std::sort with memory?

This is a discussion on std::sort with memory? within the C++ Programming forums, part of the General Programming Boards category; Hi, Just wondering that, is there a version of std::sort in the STL that has memory (assuming std::sort doesn't)? The ...

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    std::sort with memory?

    Hi,
    Just wondering that, is there a version of std::sort in the STL that has memory (assuming std::sort doesn't)? The elements that I want to sort have relatively expensive operator<. Or do I have to make it myself? (eg, assign some kind of heuristic values to elements prior to calling std::sort, and sort base on that heuristic value instead)

    Thanks

  2. #2
    (?<!re)tired Mario F.'s Avatar
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    Quote Originally Posted by cyberfish View Post
    eg, assign some kind of heuristic values to elements prior to calling std::sort, and sort base on that heuristic value instead
    Yes. This would be a good solution, if you can afford it (the heuristics could itself be too heavy on your constructor, assuming that's where you would be calculating it).

    Another option I can think of is doing the heuristics within the sort operation itself. You create a function that does the calculation and feed it to std::sort through its version that takes a predicate.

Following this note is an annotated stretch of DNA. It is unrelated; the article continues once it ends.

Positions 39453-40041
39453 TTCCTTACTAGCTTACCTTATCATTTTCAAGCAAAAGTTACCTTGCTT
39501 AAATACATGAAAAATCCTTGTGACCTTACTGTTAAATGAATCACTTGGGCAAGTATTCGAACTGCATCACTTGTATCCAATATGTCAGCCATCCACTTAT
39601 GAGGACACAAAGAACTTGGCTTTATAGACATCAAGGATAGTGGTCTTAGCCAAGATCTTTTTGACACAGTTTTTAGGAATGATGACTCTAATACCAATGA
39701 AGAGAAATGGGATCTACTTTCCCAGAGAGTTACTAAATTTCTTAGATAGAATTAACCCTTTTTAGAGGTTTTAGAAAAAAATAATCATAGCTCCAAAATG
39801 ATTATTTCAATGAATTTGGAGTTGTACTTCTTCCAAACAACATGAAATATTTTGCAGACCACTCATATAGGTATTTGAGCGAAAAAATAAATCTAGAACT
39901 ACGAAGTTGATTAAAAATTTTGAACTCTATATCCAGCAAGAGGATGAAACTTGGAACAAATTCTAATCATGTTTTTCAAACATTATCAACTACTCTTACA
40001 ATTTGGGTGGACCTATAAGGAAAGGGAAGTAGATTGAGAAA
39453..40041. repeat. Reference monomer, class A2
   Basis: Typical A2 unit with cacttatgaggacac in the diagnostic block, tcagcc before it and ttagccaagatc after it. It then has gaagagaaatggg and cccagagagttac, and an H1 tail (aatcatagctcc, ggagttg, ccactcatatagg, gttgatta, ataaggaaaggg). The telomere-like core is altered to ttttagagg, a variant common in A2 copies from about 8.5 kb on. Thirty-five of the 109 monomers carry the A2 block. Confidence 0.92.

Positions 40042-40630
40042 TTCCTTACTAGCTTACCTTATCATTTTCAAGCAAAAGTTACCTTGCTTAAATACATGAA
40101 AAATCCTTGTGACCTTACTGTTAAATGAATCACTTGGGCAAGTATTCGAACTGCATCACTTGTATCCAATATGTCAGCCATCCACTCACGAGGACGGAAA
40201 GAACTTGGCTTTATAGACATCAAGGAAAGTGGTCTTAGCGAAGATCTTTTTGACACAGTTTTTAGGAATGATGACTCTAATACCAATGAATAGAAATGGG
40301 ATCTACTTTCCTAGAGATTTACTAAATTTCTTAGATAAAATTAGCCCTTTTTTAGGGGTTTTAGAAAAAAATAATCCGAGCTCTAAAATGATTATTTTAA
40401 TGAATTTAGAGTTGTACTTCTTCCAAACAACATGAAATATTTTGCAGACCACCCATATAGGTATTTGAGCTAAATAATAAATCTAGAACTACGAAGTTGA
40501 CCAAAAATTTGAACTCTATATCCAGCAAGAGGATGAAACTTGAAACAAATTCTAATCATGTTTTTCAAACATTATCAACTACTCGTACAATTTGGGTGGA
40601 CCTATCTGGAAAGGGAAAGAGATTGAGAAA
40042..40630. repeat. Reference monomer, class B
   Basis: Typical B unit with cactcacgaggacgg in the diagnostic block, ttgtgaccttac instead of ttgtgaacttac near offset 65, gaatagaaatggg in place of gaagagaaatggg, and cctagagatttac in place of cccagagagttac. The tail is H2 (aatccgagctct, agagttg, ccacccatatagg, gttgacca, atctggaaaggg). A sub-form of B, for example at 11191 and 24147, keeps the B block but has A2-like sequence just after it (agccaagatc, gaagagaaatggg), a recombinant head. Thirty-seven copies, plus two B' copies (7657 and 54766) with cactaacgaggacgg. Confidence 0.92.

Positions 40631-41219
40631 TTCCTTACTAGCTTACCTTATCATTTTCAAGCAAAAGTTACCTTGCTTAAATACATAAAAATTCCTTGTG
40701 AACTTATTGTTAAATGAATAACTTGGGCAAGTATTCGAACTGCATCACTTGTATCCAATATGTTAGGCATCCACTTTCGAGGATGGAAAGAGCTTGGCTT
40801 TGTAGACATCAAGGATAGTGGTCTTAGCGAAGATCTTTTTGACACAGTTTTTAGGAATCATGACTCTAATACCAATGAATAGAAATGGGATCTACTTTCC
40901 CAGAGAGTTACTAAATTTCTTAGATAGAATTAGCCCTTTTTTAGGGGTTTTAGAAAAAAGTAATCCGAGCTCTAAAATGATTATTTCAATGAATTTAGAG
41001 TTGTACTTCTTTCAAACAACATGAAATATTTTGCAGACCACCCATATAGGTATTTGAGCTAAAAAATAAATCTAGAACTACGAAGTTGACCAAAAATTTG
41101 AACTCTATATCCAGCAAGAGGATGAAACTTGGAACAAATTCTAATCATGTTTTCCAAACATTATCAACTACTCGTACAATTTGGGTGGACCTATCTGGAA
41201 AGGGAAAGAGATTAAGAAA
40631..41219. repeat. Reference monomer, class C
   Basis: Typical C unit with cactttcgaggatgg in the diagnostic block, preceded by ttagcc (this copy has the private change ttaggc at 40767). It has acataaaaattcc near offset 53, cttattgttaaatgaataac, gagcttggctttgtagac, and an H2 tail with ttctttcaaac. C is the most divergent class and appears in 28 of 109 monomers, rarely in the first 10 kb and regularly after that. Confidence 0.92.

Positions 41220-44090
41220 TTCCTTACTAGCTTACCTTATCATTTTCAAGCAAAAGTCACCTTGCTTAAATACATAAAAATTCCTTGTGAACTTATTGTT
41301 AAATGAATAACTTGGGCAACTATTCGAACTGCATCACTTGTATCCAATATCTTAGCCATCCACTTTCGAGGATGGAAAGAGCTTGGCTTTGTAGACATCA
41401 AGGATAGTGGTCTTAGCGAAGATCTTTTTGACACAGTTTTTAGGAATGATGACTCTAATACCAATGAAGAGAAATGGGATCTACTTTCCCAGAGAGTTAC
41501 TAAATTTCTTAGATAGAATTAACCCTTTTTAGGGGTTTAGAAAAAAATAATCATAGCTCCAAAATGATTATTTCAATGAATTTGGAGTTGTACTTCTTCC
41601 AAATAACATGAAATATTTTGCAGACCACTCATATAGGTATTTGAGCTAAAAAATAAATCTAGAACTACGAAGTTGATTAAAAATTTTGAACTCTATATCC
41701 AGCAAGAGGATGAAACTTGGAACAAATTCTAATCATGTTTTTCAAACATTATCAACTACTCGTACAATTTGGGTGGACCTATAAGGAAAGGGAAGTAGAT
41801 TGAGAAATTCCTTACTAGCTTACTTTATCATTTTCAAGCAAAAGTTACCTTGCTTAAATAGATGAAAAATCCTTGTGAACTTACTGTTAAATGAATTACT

Others may come with even better solutions I'm sure
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    Originally Posted by brewbuck:
    Reimplementing a large system in another language to get a 25% performance boost is nonsense. It would be cheaper to just get a computer which is 25% faster.

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    Thanks for your reply
    Another option I can think of is doing the heuristics within the sort operation itself. You create a member function that does the calculation and feed it to std::sort through it's version with a predicate.
    That is what I had in mind, but was hoping for an easier alternative =).

  4. #4
    (?<!re)tired Mario F.'s Avatar
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    Well, assuming you can't avoid an expensive operator< without some kind of heuristics, then that is probably the simplest way.

    When you mention "memory", I'm not sure what you mean though. If you want a sort operation that will first look somewhere if that operation was performed before and use those results instead, then I don't think you have anything on the standard library that does that directly.

    How to do it though depends on exactly what is that you are trying to sort.